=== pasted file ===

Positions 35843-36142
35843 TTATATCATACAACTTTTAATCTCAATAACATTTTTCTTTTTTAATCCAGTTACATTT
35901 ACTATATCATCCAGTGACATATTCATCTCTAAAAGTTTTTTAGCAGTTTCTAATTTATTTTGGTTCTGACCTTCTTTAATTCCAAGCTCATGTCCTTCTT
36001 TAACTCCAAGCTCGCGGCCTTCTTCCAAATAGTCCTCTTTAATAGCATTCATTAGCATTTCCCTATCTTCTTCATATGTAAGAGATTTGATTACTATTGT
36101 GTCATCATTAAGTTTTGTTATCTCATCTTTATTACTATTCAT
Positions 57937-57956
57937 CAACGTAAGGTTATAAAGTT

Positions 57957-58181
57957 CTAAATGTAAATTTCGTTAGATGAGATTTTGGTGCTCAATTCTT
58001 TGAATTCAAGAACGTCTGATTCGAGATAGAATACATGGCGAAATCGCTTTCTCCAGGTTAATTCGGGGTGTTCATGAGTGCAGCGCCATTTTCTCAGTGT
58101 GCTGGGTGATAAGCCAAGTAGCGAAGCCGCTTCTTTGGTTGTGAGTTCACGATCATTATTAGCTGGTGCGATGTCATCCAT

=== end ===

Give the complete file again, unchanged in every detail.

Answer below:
Positions 35843-36142
35843 TTATATCATACAACTTTTAATCTCAATAACATTTTTCTTTTTTAATCCAGTTACATTT
35901 ACTATATCATCCAGTGACATATTCATCTCTAAAAGTTTTTTAGCAGTTTCTAATTTATTTTGGTTCTGACCTTCTTTAATTCCAAGCTCATGTCCTTCTT
36001 TAACTCCAAGCTCGCGGCCTTCTTCCAAATAGTCCTCTTTAATAGCATTCATTAGCATTTCCCTATCTTCTTCATATGTAAGAGATTTGATTACTATTGT
36101 GTCATCATTAAGTTTTGTTATCTCATCTTTATTACTATTCAT
Positions 57937-57956
57937 CAACGTAAGGTTATAAAGTT

Positions 57957-58181
57957 CTAAATGTAAATTTCGTTAGATGAGATTTTGGTGCTCAATTCTT
58001 TGAATTCAAGAACGTCTGATTCGAGATAGAATACATGGCGAAATCGCTTTCTCCAGGTTAATTCGGGGTGTTCATGAGTGCAGCGCCATTTTCTCAGTGT
58101 GCTGGGTGATAAGCCAAGTAGCGAAGCCGCTTCTTTGGTTGTGAGTTCACGATCATTATTAGCTGGTGCGATGTCATCCAT